In an ideal world, cats would be allowed to roam freely in order to indulge in their natural impulses. Sadly, outdoor living is not always suitable for cats for a number of reasons. Cat owners are choosing to restrict their pets to indoor life to avoid dangers and risks. It’s understandable for some owners to feel they have no choice but to keep their beloved pet indoors, but the benefits of outdoor access can’t really be ignored.
Outdoor Benefits for Cats
- Reduces Stress and Provides Stimulation
Cats love to explore, it’s natural for them and being outside gives them mental stimulation and works to reduce stress build up. By allowing cats access to the outdoors you provide them with different environments and a larger area to roam.
- Natural Expression
Cats love to scratch their claws, have a hunt, jump, climb and some like to spray. Cat owners can become irritated by these natural behaviours when their furry friends live indoors, but outdoor cat owners are often unaware of these behaviours as they are not brought into the home as much.
Although there are many downsides, cats love to hunt and hunting can be of benefit for owners who wish to control rodent problems. The cats benefit thanks to the release of happy hormones too, and they will continue to hunt even if they are well-fed. It’s a pastime cats do for pleasure and not simply because of hunger.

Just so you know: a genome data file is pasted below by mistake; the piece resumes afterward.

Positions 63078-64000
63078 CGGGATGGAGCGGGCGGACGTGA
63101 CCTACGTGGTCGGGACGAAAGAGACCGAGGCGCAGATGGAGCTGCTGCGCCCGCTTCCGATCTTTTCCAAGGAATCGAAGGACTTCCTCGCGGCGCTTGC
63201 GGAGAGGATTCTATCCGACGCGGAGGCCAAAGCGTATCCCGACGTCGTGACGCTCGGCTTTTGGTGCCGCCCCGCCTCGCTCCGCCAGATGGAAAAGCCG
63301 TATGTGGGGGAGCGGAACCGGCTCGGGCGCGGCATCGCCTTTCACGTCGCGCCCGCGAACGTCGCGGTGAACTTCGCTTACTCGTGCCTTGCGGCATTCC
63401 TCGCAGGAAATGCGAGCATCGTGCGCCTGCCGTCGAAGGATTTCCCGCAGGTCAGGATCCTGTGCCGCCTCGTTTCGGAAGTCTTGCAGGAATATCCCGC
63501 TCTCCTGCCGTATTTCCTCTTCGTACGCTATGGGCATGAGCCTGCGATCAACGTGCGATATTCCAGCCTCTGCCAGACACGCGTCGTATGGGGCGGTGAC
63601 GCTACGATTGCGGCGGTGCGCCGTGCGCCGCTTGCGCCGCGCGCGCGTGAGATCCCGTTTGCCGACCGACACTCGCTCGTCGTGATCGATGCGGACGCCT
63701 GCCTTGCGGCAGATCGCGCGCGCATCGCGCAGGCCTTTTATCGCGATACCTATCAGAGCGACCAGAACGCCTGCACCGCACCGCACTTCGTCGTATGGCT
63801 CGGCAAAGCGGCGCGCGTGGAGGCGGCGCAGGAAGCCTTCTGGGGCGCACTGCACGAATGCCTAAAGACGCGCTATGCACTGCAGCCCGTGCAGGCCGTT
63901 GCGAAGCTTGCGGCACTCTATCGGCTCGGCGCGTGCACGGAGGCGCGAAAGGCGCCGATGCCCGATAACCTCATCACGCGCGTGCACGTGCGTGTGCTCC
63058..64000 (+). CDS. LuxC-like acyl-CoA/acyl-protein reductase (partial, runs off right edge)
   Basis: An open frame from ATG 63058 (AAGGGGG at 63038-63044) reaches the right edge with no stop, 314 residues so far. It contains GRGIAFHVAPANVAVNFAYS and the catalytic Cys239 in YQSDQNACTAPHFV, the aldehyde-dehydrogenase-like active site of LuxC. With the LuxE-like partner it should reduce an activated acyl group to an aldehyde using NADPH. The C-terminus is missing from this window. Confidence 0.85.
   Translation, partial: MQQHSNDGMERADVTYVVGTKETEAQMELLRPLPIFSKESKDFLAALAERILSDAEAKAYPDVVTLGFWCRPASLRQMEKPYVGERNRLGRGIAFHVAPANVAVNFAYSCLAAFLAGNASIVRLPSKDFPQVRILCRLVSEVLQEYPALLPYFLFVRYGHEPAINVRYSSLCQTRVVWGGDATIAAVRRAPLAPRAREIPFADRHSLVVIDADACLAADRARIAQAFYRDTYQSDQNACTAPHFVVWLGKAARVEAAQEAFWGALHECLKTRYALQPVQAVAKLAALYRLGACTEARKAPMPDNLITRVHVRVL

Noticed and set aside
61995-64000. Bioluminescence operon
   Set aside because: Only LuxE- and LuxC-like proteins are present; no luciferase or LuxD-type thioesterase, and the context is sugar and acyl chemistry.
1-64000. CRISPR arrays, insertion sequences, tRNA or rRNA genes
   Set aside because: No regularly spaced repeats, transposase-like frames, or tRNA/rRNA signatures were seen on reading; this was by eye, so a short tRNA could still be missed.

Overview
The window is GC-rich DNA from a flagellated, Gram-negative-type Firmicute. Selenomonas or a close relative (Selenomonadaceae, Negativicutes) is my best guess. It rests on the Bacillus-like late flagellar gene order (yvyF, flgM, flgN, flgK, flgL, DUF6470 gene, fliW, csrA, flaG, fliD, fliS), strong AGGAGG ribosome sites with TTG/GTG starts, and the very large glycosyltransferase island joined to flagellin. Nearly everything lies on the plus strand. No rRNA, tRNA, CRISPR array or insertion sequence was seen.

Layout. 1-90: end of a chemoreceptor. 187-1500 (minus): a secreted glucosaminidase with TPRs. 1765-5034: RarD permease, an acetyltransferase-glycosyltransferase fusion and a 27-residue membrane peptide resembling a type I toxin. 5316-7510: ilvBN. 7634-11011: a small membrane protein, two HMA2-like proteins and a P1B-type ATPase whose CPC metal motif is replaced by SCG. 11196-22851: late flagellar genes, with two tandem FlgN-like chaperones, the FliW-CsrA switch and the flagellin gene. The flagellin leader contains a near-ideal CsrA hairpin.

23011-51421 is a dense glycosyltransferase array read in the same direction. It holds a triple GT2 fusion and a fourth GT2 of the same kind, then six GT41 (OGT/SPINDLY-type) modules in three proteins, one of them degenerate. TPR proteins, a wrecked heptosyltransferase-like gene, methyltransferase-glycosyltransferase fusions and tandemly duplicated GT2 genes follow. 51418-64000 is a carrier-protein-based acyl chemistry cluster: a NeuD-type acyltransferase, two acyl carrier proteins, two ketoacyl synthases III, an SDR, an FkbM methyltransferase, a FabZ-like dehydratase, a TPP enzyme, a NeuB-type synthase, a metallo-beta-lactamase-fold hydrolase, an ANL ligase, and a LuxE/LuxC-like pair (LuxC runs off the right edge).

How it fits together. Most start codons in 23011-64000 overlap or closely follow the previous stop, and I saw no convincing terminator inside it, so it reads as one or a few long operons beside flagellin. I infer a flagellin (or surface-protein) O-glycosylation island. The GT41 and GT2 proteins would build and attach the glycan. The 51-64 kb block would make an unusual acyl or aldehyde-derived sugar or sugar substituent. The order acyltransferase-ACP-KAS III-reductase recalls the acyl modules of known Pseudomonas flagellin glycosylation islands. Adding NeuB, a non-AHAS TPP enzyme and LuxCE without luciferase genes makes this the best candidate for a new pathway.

Cats can have weight problems and these issues can often be reduced by allowing them to exercise in the great outdoors. The outside provides so many more opportunities for burning off calories and they can perform a wide variety of exercises to keep them fit and healthy.
Indoor Benefits for Cats
- Road Safety
Many cats are injured or killed on our roads each year. Many traffic accidents happen at night and it’s not uncommon for the cats to be under one year old. Quiet roads can be just as dangerous as high traffic areas as cats can easily be caught off-guard.
- Fighting and Disease
Some cats are highly territorial and will fight for their part of the world. Other animals will sometimes pick a fight with cats too. Cats that love in close quarters will often set up their own routines, one prowls the area while the other is at home, and vice versa. Disease is another major concern as many diseases can be transferred through contact and fighting.
Fleas, worms and ticks are picked up for the outdoors. However, it’s worth noting that both indoor and outdoor cats can be at risk form parasites and so they all need to be protected and treated on a regular basis.
There are lots of poisoning risks that can make our pets very sick and can cost them their lives. Common poisons include: antifreeze poisoning, rodent poison, slug pellets, a number of plants and flowers and so on. Indoor chemicals can also present risks and if you suspect your cat has ingested poison, call the vet immediately.
There are different reasons why a cat can go missing. They might get trapped somewhere, be mistaken for a stray, adopted by a neighbour, taken to a shelter or simply not know the area and travel too far. All cats should be microchipped even indoor cats; just a momentary lapse of concentration can lead to an escaped kitty.
Return next week when we’ll be looking at ways of reducing the risks for outdoor cats, so your pet is able to live a rich and fulfilling life while you have peace of mind.